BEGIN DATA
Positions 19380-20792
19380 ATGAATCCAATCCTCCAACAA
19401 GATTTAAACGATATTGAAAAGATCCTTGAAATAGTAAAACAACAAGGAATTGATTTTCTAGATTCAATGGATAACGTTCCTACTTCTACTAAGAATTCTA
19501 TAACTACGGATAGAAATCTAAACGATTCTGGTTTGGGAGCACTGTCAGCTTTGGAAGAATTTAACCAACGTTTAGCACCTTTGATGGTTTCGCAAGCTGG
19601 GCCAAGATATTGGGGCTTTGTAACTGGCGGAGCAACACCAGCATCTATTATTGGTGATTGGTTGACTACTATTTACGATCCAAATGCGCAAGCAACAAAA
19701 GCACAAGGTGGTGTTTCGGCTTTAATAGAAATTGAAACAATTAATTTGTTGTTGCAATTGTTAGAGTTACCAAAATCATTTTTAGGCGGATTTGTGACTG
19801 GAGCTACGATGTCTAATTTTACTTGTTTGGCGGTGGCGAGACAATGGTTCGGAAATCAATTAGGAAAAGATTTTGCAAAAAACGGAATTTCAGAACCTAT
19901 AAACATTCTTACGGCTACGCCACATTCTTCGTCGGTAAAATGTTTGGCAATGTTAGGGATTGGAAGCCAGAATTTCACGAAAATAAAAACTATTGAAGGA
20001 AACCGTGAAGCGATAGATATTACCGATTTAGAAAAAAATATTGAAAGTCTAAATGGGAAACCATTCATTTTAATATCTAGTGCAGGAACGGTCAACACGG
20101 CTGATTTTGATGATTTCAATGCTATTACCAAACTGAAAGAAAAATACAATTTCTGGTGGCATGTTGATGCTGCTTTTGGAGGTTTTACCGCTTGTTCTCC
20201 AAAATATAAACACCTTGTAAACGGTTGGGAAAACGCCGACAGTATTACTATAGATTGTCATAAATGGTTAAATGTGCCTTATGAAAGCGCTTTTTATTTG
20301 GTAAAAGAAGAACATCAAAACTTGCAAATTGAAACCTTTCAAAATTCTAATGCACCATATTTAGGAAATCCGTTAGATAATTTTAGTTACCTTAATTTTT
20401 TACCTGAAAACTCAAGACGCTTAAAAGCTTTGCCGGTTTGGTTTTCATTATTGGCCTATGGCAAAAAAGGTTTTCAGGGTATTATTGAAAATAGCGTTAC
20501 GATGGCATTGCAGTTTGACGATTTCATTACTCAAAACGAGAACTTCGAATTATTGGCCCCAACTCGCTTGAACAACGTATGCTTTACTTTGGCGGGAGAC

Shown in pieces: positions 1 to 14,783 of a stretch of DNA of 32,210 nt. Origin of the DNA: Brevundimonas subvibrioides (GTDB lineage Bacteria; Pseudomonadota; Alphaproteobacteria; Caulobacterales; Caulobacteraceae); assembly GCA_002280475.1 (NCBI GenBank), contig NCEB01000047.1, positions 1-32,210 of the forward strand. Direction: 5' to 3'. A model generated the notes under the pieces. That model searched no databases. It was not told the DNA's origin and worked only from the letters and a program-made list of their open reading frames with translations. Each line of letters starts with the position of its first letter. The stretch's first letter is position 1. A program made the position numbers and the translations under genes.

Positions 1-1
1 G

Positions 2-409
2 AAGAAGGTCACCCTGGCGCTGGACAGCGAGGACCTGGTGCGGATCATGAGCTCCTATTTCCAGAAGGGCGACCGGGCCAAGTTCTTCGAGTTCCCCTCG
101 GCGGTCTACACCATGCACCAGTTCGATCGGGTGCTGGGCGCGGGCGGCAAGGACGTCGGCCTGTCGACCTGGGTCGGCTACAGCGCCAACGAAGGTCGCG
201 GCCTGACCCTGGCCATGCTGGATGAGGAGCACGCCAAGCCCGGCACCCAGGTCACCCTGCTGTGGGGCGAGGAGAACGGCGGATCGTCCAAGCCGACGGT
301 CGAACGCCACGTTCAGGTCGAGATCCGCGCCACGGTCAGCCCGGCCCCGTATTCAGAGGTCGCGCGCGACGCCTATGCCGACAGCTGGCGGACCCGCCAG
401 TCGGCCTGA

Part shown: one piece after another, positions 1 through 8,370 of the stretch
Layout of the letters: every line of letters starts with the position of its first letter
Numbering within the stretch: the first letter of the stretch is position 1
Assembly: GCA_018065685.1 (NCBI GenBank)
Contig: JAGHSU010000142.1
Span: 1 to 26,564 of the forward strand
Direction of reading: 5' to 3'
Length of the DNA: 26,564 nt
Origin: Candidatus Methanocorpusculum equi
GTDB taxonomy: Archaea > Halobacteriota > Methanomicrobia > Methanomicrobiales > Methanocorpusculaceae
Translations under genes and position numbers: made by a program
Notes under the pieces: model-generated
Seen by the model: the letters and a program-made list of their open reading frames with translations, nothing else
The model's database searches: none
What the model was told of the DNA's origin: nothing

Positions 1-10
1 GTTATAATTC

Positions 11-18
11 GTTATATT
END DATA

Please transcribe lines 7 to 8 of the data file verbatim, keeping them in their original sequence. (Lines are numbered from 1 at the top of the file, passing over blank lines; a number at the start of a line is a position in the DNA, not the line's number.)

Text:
19801 GAGCTACGATGTCTAATTTTACTTGTTTGGCGGTGGCGAGACAATGGTTCGGAAATCAATTAGGAAAAGATTTTGCAAAAAACGGAATTTCAGAACCTAT
19901 AAACATTCTTACGGCTACGCCACATTCTTCGTCGGTAAAATGTTTGGCAATGTTAGGGATTGGAAGCCAGAATTTCACGAAAATAAAAACTATTGAAGGA